- Pacific Gas & Electric on Monday requested that California regulators raise its return on equity from 10.25% to 16%, adjustments the utility says are necessary to attract capital for safety and reliability investments amid growing wildfire risks.
- PG&E's proposal comes a little more than a week after Southern California Edison (SCE) made a similar request, and highlighted impacts the state's wildfire crisis could have on ratepayers.
- The Federal Bureau of Investigation has also reportedly seized PG&E equipment for examination related to the Camp Fire, though the utility already recorded a $10.5 billion charge after concluding its equipment was likely responsible for the deadly 2018 blaze.
PG&E expects to invest $28 billion in energy infrastructure upgrades over the next four years, with three-quarters of the total going toward safety and reliability. In order to fund those upgrades, the bankrupt utility says it needs to sweeten the deal for investors.
"In order to invest in the affordable, safe, reliable and clean energy future our customers expect and demand, investors must continue to play a vital role in providing the capital necessary to fund essential safety and reliability infrastructure upgrades," Jason Wells, PG&E senior vice president and chief financial officer, said in a statement.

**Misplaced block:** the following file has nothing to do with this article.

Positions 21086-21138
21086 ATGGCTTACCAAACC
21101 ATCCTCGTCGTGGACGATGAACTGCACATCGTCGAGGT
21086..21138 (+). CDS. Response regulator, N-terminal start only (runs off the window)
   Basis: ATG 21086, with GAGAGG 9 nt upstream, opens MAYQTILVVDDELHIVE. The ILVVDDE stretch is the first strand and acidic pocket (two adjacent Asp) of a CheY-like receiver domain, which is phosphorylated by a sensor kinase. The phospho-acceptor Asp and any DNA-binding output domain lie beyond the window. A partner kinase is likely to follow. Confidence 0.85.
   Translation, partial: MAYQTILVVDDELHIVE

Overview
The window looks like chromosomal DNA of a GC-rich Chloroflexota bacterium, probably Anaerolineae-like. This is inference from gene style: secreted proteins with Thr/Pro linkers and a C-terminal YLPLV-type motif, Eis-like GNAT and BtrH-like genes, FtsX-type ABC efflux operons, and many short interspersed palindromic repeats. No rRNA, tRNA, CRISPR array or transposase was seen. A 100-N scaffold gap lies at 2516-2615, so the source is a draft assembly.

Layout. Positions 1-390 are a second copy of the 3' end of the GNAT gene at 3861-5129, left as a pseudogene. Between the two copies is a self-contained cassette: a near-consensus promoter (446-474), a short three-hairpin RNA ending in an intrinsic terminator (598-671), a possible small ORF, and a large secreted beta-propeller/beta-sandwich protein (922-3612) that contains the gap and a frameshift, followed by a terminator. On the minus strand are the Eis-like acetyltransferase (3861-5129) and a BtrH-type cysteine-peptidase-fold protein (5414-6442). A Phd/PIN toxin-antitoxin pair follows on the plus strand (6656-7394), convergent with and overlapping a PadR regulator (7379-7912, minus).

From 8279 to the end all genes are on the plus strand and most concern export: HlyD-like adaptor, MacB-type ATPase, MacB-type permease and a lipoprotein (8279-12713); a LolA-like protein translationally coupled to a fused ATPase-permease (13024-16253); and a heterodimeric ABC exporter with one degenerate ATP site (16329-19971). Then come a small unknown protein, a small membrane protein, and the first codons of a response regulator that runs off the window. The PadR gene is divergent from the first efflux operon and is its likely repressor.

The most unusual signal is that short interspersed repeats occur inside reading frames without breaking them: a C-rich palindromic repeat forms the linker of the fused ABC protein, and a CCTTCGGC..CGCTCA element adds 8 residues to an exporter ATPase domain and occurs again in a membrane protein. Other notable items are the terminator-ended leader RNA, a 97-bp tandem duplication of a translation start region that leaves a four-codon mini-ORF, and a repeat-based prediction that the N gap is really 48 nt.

In addition to $21 billion for system hardening, PG&E expects to spend $4 billion on new gas pipelines and electric power lines, $1 billion on power generation and $2 billion on information technology and equipment.
The utility's cost of capital proposal would amount to a $1.2 billion rate increase for customers. If approved by the California Public Utilities Commission it would raise average residential electric rates $7.85/month, or about 7%. The average residential gas customer would see monthly bills go up $4.25, or about 7.7%.
PG&E said it "understands that any increase to customers’ rates can be significant and that this approach is neither the best nor preferred solution to the current crisis," in a statement.
Wildfires and PG&E's resulting bankruptcy have thrown the utility's future into uncertainty.
Earlier this month the utility unveiled broad leadership changes, selecting Bill Johnson, who led the Tennessee Valley Authority for six years, to take over as president and CEO. PG&E also announced 10 new directors have been appointed and seven current directors will step down.
Monday the utility announced the appointment of Fred Buckman, former CEO of Consumers Energy and PacifiCorp, as a new independent director on the PG&E board. The utility also sad it will be hiring Christopher Hart, former chairman of the National Transportation Safety Board, to serve as a special independent safety advisor.